Weight loss resistance: A further consideration for the nutritional management of obese Equidae

Caroline M.C.G. Argo*, Gemma C. Curtis, Dai Grove-White, Alexandra H.A. Dugdale, Clare F. Barfoot, Patricia A. Harris

*Corresponding author for this work

Research output: Contribution to journalArticlepeer-review

66 Citations (Scopus)


Evidence-based, weight loss management advice is required to address equine obesity. Changes in body mass (BM), body condition score (BCS), heart (HG) and belly circumference (BG), direct (ultrasonographic) and indirect (D2O dilution, bioelectrical impedance analysis [BIA]) measures of body fat as well as indices of insulin resistance (IR) were monitored in 12 overweight (BCS≥7/9) horses and ponies of mixed breed and gender for 16weeks. Animals were randomly assigned to two groups (Group 1, n=6, BCS 7.6/9±0.6, 489±184.6kg; Group 2, n=6, BCS 8.1/9±0.6, 479±191.5kg). Daily dry matter intake (DMI) was restricted to 1.25% BM as one of two, near-isocaloric (DE ∼0.115MJ/kgBM/day), forage-based diets (Group 1, 0.8% BM chaff-based feed: 0.45% BM hay; Group 2, 1.15% BM hay: 0.1% BM nutrient-balancer).Statistical modelling revealed considerable between-animal heterogeneity in proportional weight losses (0.16-0.55% of Week 1 BM weekly). The magnitude of weight loss resistance (WLR) or sensitivity to dietary restriction was independent of diet or any measured outset variable and was largely (65%) attributed to animal identity. Predicted rates of weight loss decreased over time. BCS and BIA were poor estimates of D2O-derived body fat%. Reciprocal changes in depths of retroperitoneal and subcutaneous adipose tissues were evident. Changes in BG were associated with losses in retroperitoneal fat and BM (r2, 0.67 and 0.79). Indices of IR improved for 9/12 animals by Week 16. For obese animals, weight loss should be initiated by restricting forage DMI to 1.25% BM. Subsequent restriction to 1% BM may be warranted for WLR animals.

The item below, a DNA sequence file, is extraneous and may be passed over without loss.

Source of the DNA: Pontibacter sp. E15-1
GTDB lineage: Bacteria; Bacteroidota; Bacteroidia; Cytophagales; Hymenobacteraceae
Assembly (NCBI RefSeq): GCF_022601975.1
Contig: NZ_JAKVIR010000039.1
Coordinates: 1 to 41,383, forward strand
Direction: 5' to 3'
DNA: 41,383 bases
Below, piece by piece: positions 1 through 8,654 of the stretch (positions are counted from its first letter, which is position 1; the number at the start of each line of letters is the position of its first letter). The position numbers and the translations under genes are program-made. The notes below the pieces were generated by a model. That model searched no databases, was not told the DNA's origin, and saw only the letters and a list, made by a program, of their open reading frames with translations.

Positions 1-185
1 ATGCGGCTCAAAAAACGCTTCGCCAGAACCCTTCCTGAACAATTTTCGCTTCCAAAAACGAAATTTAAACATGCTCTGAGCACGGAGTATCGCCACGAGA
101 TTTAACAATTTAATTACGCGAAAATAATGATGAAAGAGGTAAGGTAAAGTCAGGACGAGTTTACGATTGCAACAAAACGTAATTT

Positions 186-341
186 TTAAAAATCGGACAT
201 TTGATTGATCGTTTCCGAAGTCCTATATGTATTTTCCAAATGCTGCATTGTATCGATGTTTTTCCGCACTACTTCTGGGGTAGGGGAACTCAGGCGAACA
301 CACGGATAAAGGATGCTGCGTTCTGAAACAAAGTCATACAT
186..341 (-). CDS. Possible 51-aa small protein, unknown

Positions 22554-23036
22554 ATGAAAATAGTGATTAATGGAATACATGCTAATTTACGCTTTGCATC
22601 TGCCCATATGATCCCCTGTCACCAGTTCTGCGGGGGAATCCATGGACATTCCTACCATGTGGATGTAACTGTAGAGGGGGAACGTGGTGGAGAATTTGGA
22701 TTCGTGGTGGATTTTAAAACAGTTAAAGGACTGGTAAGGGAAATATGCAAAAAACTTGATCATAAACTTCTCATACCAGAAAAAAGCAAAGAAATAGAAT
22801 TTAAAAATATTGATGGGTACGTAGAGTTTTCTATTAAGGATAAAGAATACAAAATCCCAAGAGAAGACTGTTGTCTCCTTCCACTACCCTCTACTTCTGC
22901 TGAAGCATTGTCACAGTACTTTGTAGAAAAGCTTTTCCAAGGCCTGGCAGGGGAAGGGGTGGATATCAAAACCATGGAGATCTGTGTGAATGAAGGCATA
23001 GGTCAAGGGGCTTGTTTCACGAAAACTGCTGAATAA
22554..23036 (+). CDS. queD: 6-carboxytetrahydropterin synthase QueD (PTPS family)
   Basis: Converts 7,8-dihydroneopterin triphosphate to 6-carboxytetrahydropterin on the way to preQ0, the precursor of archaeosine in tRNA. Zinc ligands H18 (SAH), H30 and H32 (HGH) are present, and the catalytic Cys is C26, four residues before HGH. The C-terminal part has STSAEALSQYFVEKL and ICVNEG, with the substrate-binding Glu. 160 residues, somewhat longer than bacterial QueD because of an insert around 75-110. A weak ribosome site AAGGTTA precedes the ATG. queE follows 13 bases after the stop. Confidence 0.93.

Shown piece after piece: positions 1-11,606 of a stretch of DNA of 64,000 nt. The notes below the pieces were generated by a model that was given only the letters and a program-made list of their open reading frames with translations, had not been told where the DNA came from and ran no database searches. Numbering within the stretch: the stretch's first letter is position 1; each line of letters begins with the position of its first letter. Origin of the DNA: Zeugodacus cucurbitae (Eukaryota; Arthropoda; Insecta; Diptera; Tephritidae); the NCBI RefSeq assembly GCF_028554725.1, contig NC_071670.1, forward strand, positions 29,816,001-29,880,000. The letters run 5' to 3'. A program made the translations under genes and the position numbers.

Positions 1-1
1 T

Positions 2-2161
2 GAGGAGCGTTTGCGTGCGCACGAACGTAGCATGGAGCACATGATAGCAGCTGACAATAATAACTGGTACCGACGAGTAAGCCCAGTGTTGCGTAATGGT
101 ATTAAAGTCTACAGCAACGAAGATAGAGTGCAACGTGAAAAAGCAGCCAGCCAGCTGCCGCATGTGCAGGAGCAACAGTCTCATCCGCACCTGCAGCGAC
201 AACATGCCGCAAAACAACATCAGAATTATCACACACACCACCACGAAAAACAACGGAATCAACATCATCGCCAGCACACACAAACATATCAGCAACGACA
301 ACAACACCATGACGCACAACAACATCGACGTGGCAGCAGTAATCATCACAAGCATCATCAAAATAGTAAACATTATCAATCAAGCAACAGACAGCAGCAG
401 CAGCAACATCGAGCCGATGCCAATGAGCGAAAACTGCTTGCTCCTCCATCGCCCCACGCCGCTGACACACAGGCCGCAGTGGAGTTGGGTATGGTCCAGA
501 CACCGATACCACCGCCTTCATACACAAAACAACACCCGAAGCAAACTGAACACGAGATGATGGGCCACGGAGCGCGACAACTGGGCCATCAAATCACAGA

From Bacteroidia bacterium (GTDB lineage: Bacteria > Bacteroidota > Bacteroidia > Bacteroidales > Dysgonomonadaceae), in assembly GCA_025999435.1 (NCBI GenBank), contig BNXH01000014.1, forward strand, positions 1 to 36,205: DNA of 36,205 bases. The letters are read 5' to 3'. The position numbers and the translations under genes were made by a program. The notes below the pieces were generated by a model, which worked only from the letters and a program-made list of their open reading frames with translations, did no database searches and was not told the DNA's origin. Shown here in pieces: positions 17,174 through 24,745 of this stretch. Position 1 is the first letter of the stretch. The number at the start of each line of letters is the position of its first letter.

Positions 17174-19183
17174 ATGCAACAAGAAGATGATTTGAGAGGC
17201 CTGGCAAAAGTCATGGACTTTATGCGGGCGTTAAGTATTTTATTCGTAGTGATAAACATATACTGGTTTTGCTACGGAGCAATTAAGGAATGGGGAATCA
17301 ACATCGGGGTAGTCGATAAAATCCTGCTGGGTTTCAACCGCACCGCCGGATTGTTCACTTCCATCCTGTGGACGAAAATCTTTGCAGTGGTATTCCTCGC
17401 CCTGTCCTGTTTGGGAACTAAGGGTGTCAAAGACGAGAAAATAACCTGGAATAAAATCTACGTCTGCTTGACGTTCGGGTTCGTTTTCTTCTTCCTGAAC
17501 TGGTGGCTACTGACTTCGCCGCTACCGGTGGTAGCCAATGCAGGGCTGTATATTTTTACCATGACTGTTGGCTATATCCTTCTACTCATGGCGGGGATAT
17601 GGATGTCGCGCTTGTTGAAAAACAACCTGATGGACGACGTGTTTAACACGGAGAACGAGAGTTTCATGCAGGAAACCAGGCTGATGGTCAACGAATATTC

Original languageEnglish
Pages (from-to)179-188
Number of pages10
JournalVeterinary Journal
Issue number2
Publication statusPrint publication - 1 Nov 2012
Externally publishedYes


  • Dietary restriction
  • Equine obesity
  • Regional adipose depots
  • Weight loss
  • Weight loss resistance


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